It’s not often I hear about a movie made before the nineties that took three unfinished films and cobbled them together to create an anthology movie, but here we are. “Night Train to Terror” is actually a pastiche of failed productions, with its three spooky tales actually re-edited and truncated remnants of films titled “Scream Your Head Off,” “The Dark Side to Love (aka Greta),” and “Cataclysm” You might think this would end up in a failed production, and a poorly constructed end product. And you’d be right “Night Train to Terror” is one of the top five worst anthology horror films ever made. It’s a film that constantly left me baffled, confused, bored, and muttering to myself “What the fuck is happening here?”
“Purple People Eater” is a movie I vividly remember watching when I was a kid. I’d seen it on a fuzzy VHS tape from a local video store, and suffice to say I hated this movie when I was five, and I kind of hate it now. “Purple People Eater” is from the decade where studios either cribbed from “Gremlins” or “ET” in order to create their own kids oriented cash cow, and “Purple People Eater” is one of the laziest of a sub-genre consisting of “Mac and Me” and “Meatballs, Part II.”
To say that Simon Sprackler’s “Funny Man” is a bizarre horror film is doing no justice. It is probably one of the most bizarre horror movies I’ve ever seen, and I’m sad to admit I’ve never heard of it until 2018. I’m usually very good about horror movies and slashers, but “Funny Man” jumped right over my head, and I was finally able to see it. I wasn’t so much entertained as I was genuinely baffled most of the time, and I’m not sure if that was a bad thing or not. It’s a good enough horror movie if you’re willing to accept it’s sheer insanity.
While “Heavy Trip” may not be what we call horror in the conventional sense, Jukka Vidgren, and Juuso Laatio’s dark comedy musical has a lot of the DNA of a horror movie, right down to satanic worship, blood baths, and plenty of vomit. It’s not often you get to see an underdog tale of a band struggling to make it set to the tune of death metal, but Jukka Vidgren, and Juuso Laatio tap in to a distinct crowd that’s gone woefully overlooked. “Heavy Trip” will definitely stand out in the memory of their audience who are in the mood for something wholly unconventional but surprisingly crowd pleasing.
Thirty years after the Muppet Babies made their cinematic debut, it’s been hard to imagine the Muppet franchise without them. They’ve become as big a fixture as their adult counterparts, and other properties have tried mimicking them to a lesser degree. “Baby Looney Tunes,” anyone? Remember “Tom and Jerry Kids” and “Flintstones Kids”? In either case, now with the eighties series in limbo, Disney Junior has revived the property for a new audience offering an educational adventure series with the Muppet Babies, and it’s a nice revamp.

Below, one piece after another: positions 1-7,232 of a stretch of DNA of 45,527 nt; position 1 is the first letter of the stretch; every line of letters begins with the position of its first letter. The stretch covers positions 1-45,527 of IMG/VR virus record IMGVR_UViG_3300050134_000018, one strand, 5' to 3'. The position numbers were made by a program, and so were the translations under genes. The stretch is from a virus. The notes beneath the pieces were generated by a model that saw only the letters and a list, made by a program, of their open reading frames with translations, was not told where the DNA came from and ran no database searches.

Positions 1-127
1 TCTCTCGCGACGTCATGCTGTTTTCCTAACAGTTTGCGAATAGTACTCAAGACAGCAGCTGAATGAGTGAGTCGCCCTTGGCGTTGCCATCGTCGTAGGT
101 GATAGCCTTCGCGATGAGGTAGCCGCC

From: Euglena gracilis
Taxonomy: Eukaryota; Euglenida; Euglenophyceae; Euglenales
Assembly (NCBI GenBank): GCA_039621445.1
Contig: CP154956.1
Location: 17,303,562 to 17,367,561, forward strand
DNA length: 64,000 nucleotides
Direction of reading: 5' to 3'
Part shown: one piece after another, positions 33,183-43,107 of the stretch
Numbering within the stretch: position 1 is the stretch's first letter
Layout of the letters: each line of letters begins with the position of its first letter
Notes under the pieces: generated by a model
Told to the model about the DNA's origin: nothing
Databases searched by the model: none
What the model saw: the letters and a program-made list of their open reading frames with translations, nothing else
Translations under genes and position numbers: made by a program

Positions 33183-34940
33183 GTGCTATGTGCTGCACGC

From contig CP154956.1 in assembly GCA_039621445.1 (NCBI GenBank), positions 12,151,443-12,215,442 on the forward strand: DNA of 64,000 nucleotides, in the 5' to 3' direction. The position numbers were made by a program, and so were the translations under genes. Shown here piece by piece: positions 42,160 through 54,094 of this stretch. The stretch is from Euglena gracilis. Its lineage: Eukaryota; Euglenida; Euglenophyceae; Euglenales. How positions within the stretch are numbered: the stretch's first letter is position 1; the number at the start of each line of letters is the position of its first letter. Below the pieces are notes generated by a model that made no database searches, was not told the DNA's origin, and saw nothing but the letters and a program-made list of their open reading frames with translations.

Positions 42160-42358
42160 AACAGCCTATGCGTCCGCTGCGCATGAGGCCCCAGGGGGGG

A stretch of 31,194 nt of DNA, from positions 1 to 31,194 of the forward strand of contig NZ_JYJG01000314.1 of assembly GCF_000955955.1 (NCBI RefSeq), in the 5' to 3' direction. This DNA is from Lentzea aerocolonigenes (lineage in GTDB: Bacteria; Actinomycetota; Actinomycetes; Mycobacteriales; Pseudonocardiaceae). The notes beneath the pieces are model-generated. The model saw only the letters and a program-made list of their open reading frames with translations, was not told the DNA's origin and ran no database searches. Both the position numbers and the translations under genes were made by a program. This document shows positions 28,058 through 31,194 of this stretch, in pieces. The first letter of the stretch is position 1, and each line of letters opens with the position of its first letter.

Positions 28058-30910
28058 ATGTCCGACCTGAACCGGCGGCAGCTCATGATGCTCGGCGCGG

BOOTLEG FILES 648: “Mack the Knife” (1989 film version of “The Threepenny Opera” starring Raul Julia and Roger Daltry).
LAST SEEN: It is on YouTube.
AMERICAN HOME VIDEO: VHS and LaserDisc releases only.
REASON FOR BOOTLEG STATUS: Out of circulation for many years
CHANCES OF SEEING A COMMERCIAL DVD RELEASE: Not likely, but not impossible.
One of the minor mysteries of the movie musical genre has been the failure to create a satisfactory screen adaption of the Bertolt Brecht-Kurt Weill theatrical landmark “The Threepenny Opera.” Not that there haven’t been several attempts. In 1931, director G.W. Pabst simultaneously helmed a German- and French-language version. (An English-language version, to be distributed in the U.S. by Warner Bros., was planned but never shot.) Those films, unfortunately, jettisoned much of the glorious score and were burdened by the stodginess that permeated many of the early sound-era films.
Coming Back to theaters July 29, July 31 and Aug. 1. For Showtimes and Tickets check Fathom Events.
I still remember going online back in 2006 and watching the trailer for “Across the Universe.” As a budding Beatles fan making himself familiar with their catalogue at the time, the prospect of a movie built around their music made me excited and over joyous. I mean if they can build a whole storyline around ABBA, they can surely do the same with the Beatles, whose music tell stories of their very own and even had interesting commentaries on where the group were at the time. I was quite crestfallen when the movie landed with a thud and was generally dismissed by audiences.